Now… Are you ready to go? 🙂

P.S photos are from writer’s personal collection

Is an Industrial Placement for me?

I have known since the day I decided that I wanted to study a business related degree that I wanted to complete an industrial placement as part of my time at University. I knew that the experience this would offer me would be invaluable, not only for furthering my understanding of my subject, but also when it comes to applying for graduate jobs when I leave Lancaster. But the decision isn’t always so easy for everyone.

Applying for a placement year can be incredibly scary. Because it divides your degree into two segments (first and second year, the placement, and then returning for final year), this means that everyone else completing a three-year course will have graduated by the time you return. This is something I am absolutely not looking forward to – leaving my friends behind during what would have been my last year with them.

Not only that but during first year I felt completely unprepared for a real life, real responsibility, real workload job. As much as I was loving University life, I wasn’t ready to take the next leap on my career path. These are the fears that often prevent people from applying for a placement year as part of their degree.

I cannot stress enough how valuable a placement year is. This is especially true in industries like mine (Marketing) where not just graduate jobs but the job market in general is fiercely competitive. A placement gives you the upper hand over other candidates – you already have a whole year of work experience in your field, working on real projects with real people in a real company. That is something that makes you stand head and shoulders above your competitors when it comes to finding a job at the end of your degree.

Not only that, but the beauty of getting a job in-between your degree is that the support on offer to you is unlike any you will experience outside of University. The dedicated LUMS Careers Team is always on hand – during term time and holidays – to offer you support and guidance, look over your applications, and put you in touch with previous Lancaster students who can guide you through your application with first hand experience themselves.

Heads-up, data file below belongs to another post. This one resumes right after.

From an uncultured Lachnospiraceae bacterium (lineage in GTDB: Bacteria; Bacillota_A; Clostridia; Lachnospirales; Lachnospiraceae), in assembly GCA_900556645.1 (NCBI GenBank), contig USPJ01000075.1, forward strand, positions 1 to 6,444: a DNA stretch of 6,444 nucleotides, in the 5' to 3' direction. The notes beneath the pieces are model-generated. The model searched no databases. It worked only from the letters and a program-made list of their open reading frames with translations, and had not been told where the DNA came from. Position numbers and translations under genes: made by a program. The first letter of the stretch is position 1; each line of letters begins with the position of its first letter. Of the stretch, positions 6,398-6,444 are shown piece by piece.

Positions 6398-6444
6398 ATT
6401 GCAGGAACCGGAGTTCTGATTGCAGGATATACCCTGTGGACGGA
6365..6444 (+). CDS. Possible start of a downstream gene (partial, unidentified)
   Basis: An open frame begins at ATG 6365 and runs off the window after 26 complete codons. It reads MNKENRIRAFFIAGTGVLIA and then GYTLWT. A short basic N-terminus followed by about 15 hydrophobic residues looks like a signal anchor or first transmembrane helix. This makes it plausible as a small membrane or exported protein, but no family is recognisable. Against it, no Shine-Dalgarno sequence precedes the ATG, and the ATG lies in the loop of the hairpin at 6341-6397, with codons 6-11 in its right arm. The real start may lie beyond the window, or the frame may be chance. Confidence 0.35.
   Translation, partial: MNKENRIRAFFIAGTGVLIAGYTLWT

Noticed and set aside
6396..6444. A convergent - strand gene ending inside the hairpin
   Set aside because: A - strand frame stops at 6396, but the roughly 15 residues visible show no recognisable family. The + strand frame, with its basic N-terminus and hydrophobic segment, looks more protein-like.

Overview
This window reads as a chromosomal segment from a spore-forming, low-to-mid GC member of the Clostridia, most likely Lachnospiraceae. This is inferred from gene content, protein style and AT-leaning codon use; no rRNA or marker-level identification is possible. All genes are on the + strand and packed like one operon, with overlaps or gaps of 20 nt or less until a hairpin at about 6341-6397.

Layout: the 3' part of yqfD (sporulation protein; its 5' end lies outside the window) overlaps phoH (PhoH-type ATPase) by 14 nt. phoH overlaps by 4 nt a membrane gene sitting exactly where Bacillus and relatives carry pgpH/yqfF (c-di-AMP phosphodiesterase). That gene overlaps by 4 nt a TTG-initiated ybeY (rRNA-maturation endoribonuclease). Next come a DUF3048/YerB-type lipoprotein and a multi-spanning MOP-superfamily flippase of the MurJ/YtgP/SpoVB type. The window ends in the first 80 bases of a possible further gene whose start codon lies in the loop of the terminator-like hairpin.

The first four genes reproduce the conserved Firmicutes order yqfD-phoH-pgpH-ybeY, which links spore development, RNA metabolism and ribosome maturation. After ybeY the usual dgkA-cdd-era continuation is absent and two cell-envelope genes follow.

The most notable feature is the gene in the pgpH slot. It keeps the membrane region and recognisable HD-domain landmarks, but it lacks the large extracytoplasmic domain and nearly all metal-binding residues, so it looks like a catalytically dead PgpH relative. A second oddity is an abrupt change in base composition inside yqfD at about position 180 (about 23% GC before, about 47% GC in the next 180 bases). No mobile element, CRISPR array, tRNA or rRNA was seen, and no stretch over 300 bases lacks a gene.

I myself am already feeling the benefits of a placement year, and I am still only in the application stages. I know I am more confident and independent, and where last year just thinking about a placement year make my stomach churn, now I am excited by the prospects and the opportunities that lie just around the corner. Yes – I am still out of my comfort zone, and each application poses a new challenge, but that is exactly what an employer wants to see. The entire process improves your resilience, self-confidence and ambition.

So if you’re considering a placement year as part of your Lancaster degree, I can’t recommend it highly enough. Though there are sacrifices involved, and some of your friends won’t be here when you return for your final year, the benefits more than outweigh the costs.

Why I Chose Lancaster

Applying for University can be daunting – it presents what for many is the first major ‘fork in the road’ moment in life. Two years ago, I had concluded my nationwide University tour -the infamous hunt for the perfect degree programme and perfect University that my friends and I had become so familiar with – and settled on my decision.

I remember vividly two University open days – Leeds and Lancaster. Both excellent institutes. Both very high up the league tables for Marketing (first and second). Both fiercely competing for applicants, and I was torn. Leeds was everything the inner teenager in me wanted – the bright lights of the big city, far away from home, a reputable night out. Lancaster appealed to me rationally – a safer city, closer to home and most importantly, first in the country for my course.